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Is your church sinking in a communication storm?

Ah, the days of typewriters, carbon copies, handwritten notes and little stress about whether everyone knew when the church picnic would be. Life for the church secretary wasn’t very complicated in the 1970s, I suspect, and neither was church communication.

At some point in the ’80s, someone thought technology was cheap enough that the church should invest in a new computer — maybe an IBM PC 5150. While the secretary likely didn’t have a computer at home, the adjustment from the word processor wasn’t terribly difficult. It required little extra training and used almost identical standards that were taught in secretary’s school.

A few years later, a hand-me-down printer was provided. Eventually a salesman entered the door with a great offer on leasing a copy machine. The church decided it should start printing out its own newsletter in-house, and modern church communication was born. Only, the rest of the world has since moved on, and “modern” church communication is no longer working.

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Permanent link to this article: http://www.digitalclergy.com/is-your-church-sinking-in-a-communication-storm/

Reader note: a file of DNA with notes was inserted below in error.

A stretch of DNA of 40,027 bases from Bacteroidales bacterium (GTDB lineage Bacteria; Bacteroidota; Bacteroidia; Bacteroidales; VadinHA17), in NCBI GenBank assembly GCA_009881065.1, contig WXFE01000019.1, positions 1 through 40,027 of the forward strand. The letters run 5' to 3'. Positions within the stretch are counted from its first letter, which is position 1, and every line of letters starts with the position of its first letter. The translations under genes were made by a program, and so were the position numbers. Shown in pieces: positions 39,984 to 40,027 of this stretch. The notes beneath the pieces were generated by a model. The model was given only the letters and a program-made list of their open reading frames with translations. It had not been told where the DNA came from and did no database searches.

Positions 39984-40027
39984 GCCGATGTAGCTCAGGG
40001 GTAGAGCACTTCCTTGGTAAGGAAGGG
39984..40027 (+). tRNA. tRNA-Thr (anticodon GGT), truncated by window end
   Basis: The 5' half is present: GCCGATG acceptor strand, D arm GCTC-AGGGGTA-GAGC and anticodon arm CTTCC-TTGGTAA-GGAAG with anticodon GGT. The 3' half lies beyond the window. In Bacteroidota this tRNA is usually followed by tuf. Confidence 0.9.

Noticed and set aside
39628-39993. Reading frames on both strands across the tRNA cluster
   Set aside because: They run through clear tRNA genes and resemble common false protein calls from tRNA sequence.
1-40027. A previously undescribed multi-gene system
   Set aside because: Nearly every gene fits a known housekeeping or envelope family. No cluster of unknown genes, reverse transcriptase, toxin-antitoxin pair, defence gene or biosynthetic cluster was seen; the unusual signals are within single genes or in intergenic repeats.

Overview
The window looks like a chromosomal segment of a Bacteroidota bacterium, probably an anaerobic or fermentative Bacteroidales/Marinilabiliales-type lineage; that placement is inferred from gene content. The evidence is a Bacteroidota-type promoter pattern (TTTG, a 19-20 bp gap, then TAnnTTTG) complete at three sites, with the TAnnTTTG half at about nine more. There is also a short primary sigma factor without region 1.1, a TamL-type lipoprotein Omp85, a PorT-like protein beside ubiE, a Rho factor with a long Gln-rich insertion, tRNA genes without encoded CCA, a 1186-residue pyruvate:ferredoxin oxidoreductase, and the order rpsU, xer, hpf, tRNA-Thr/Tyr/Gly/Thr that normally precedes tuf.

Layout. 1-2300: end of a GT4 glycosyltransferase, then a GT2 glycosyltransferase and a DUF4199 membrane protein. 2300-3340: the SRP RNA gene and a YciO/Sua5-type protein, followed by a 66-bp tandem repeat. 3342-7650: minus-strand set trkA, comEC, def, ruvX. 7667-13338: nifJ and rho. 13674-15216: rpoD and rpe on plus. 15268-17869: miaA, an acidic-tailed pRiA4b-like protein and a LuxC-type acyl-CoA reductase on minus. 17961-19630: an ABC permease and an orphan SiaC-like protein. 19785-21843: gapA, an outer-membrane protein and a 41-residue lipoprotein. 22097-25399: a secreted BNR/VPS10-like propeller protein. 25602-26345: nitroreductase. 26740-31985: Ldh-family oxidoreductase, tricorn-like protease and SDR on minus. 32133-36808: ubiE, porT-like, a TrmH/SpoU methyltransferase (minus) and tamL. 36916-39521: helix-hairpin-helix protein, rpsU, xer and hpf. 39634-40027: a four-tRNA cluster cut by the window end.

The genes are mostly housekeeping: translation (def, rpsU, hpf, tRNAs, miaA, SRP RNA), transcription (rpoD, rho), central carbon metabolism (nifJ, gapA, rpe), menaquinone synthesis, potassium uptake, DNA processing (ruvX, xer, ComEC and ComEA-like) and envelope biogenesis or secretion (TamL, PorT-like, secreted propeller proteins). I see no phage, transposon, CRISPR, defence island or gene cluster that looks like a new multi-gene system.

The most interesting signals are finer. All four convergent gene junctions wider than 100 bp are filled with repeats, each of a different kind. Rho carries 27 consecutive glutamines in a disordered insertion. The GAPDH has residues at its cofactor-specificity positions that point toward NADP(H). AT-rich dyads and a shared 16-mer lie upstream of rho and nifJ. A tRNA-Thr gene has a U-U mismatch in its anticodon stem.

A conversation with SocialMedia.Church

I was interviewed for the podcast “SocialMedia.Church” released on September 15. You can hear our conversation online here – we discussed how communication is changing and developing with social media, how I help churches and ministers use social media and what else I’m working on these days. I’m appreciative of DJ Chuang for the opportunity!

Permanent link to this article: http://www.digitalclergy.com/a-conversation-with-socialmedia-church/

7 reasons why digital metrics matter to your church

Almost every receipt given to you these days has a survey link printed at the bottom. Businesses are so desperate for your feedback, they will waste paper and give away cash in exchange for your opinion.

And yet our churches rarely ask what their “audience” thinks about their “products or services.” Most church staff seldom pause long enough to wonder, “How do people think we are doing?”

Ultimately, it doesn’t matter how you receive feedback if you don’t know why metrics matter. At ABPnews/Herald, I spend a lot of time reading statistics about our audience. I’ve found at least seven reasons to study metrics that relate to congregational needs.

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Permanent link to this article: http://www.digitalclergy.com/7-reasons-why-digital-metrics-matter-to-your-church/

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